Morgan Stanley CEO Should Be Safe

Morgan Stanley is reportedly facing a criminal investigation, but it's hard to see how the fallout could hit its CEO James Gorman, who replaced John Mack (above), the current chairman.
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) --

Morgan Stanley's

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name has reportedly come up in relation to what now appears to be a wide-ranging

criminal investigation into collateralized debt obligations

, but the bank's CEO, James Gorman, can breathe a bit easier than Lloyd Blankfein, his counterpart at

Goldman Sachs

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Blankfein has faced persistent questions about whether he can keep his job since the

Securities and Exchange Commission

charged Goldman with civil fraud on April 16. Rochdale Securities analyst Richard Bove stated in a May 2 report that Goldman would have to remove "high level executives...both in the management suite and from the Board of Directors." Bove has also singled out Blankfein for criticism on at least two occasions for his handling of the widespread criticism of Goldman.

The Wall Street Journal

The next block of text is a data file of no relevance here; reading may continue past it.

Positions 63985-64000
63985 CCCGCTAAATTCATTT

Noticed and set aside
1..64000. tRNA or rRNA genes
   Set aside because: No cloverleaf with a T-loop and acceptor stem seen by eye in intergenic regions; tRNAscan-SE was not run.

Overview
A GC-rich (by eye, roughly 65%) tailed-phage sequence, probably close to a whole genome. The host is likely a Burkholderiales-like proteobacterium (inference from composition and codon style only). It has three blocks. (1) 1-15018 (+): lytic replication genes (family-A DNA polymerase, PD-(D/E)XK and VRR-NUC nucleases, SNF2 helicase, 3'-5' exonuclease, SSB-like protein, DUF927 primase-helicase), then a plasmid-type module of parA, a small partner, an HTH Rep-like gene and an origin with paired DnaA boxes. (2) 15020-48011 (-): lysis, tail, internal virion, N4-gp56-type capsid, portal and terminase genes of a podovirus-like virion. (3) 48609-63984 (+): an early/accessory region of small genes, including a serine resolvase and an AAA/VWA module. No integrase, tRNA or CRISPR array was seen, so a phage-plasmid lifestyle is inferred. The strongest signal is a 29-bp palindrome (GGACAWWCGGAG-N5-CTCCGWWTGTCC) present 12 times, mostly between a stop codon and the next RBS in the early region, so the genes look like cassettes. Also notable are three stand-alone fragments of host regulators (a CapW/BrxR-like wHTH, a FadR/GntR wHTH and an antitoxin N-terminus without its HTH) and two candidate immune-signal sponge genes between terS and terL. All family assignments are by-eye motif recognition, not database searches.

also raised the question of whether Blankfein would lose his job in an article it ran on the front of its "Money and Investing" section May 5.

Though Blankfein gave a strong performance at the

Goldman Sachs annual shareholder meeting

last week, further bad headlines for Goldman may turn up the heat on Blankfein once again.

Wall Street CEOs have turned over at an alarming rate since the crisis began.


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Bank of America

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Merrill Lynch


Bear Stearns

leaders have all step down under fierce criticism within the past two and a half years.

Morgan Stanley's Gorman is unlikely to attract a similar degree of scrutiny. He became CEO at the start of the year, but the debt deals at the center of the criminal investigation, known internally at Morgan Stanley as the "Dead Presidents" deals, were put together in mid-2006, according to

The Wall Street Journal

, which first reported the investigation. Morgan Stanley told the newspaper it has not been contacted by the Justice Department about the deals in question.

More important, Gorman, who joined Morgan Stanley in August 2005, had been overseeing Morgan Stanley's retail brokerage operations, a completely separate area of the company. Morgan Stanley shares were down more than 3% in early afternoon trading following

The Wall Street Journal

report of the investigation. Morgan Stanley investors need to keep an eye on developments, but any potential fallout seems unlikely to threaten the job of the new CEO.


Written by Dan Freed in New York